With less than three weeks to go for a referendum that can end Scotland’s more than 300-years-old political union with UK, the support for Scottish independence has risen by eight points in a month, according to a new poll.
The latest poll by YouGov shows that the ‘No’ campaign is now just six points ahead of the ‘Yes’ campaign, down from 14 points in mid-August and 22 points early last month.
Rising by eight points in just one month, the ‘Yes’ campaign has narrowed down the pro-union lead. Excluding the still undecided voters, 53 per cent of those surveyed favour union, while 47 per cent support independence for Scotland.
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This compares to 57 per cent for ‘No’ and 43 per cent for ‘Yes’ in mid August and 61 per cent for ‘No’ and 39 per cent for ‘Yes’ at the beginning of last month, pointing to a steady increase in the support for Scottish independence.
The referendum is scheduled for September 18.
Peter Kellner, the president of YouGov, said while he still expected the campaign against independence to win, a victory for the ‘Yes’ camp can no longer be ruled out.
“A close finish looks likely, and a ‘Yes’ victory is now a real possibility. If ‘No’ finally wins the day, it now looks less likely that it will win by a big enough margin to deliver a knock-out blow to supporters of independence,” he said.
With all the settings for a closed finish, both sides were trying to woo the large chunk of still undecided voters, who can turn the tide one way or the other on the judgement day.
Campaigning on opposite sides, Scottish First Minister Alex Salmond and shadow Scottish secretary Margaret Curran focused on the jobs in food and drinks industry today, that also marked the last day for people to register to vote.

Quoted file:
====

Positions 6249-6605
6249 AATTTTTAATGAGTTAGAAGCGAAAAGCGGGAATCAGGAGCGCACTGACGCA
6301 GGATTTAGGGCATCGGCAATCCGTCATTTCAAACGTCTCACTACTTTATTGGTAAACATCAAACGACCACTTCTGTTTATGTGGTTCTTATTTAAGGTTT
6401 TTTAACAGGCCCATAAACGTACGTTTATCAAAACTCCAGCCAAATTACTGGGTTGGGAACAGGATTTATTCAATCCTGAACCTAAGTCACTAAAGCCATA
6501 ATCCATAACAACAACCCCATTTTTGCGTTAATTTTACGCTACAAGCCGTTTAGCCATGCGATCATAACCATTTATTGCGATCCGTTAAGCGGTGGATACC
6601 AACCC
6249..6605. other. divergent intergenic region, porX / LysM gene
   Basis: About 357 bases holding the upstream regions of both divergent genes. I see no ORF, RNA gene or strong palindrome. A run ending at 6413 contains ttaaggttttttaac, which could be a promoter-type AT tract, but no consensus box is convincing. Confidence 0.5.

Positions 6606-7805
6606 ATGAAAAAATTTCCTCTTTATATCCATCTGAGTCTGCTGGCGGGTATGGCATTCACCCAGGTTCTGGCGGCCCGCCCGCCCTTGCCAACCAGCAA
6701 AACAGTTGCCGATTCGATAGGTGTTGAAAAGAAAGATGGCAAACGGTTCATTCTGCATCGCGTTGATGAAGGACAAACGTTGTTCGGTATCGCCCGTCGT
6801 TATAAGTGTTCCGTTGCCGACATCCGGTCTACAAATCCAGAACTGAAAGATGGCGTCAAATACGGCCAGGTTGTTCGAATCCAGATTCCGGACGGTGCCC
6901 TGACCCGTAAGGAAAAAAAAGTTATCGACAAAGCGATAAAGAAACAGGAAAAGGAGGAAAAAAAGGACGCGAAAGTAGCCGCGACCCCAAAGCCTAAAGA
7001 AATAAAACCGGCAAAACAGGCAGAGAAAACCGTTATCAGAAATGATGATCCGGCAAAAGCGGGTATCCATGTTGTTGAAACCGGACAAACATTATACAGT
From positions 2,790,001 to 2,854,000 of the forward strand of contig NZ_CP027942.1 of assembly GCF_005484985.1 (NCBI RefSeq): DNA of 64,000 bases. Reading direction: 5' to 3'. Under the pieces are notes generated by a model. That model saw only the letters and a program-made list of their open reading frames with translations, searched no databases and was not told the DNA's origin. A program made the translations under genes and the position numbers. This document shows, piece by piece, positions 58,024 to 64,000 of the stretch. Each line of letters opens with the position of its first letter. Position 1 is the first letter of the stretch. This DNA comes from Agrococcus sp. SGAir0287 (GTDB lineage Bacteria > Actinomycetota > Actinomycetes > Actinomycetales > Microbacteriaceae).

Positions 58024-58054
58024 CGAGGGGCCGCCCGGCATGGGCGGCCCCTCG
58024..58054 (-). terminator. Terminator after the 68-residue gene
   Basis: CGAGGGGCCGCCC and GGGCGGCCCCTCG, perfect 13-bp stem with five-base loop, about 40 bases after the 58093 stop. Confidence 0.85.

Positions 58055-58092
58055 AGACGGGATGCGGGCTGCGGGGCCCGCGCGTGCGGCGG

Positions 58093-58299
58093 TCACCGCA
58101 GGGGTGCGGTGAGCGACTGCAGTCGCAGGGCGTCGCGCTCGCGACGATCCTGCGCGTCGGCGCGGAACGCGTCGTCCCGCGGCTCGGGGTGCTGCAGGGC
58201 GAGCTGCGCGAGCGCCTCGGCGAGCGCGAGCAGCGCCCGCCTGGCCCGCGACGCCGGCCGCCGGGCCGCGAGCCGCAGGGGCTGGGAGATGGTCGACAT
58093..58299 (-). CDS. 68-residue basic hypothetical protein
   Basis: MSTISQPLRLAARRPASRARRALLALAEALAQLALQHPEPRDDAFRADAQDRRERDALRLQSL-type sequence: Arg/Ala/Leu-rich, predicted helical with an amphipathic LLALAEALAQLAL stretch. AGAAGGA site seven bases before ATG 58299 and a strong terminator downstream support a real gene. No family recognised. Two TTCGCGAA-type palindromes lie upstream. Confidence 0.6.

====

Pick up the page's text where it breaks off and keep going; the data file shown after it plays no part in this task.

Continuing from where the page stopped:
On a visit to Eden Mill distillery and brewery in Guardbridge, Fife, Salmond set out his vision of the gains of independence for the food and drink industry in Scotland.
“Scotland has a strong and diverse economy on which we can build a more prosperous future with control of key economic levers.
“The huge publicity generated by a ‘Yes’ vote – and the transition to independence – will be the opportunity of a lifetime for our food and drink sector to extend its global reach even further,” said the first minister.
Curran, who was visiting Glasgow’s Tennent Caledonian Breweries, argued, “Around one million jobs in Scotland rely on companies based elsewhere in the UK and many more are with companies that rely on trade with England.
“Scotland cannot afford to have opportunities cut off. We want a strong Scotland backed up by a strong UK,” he said.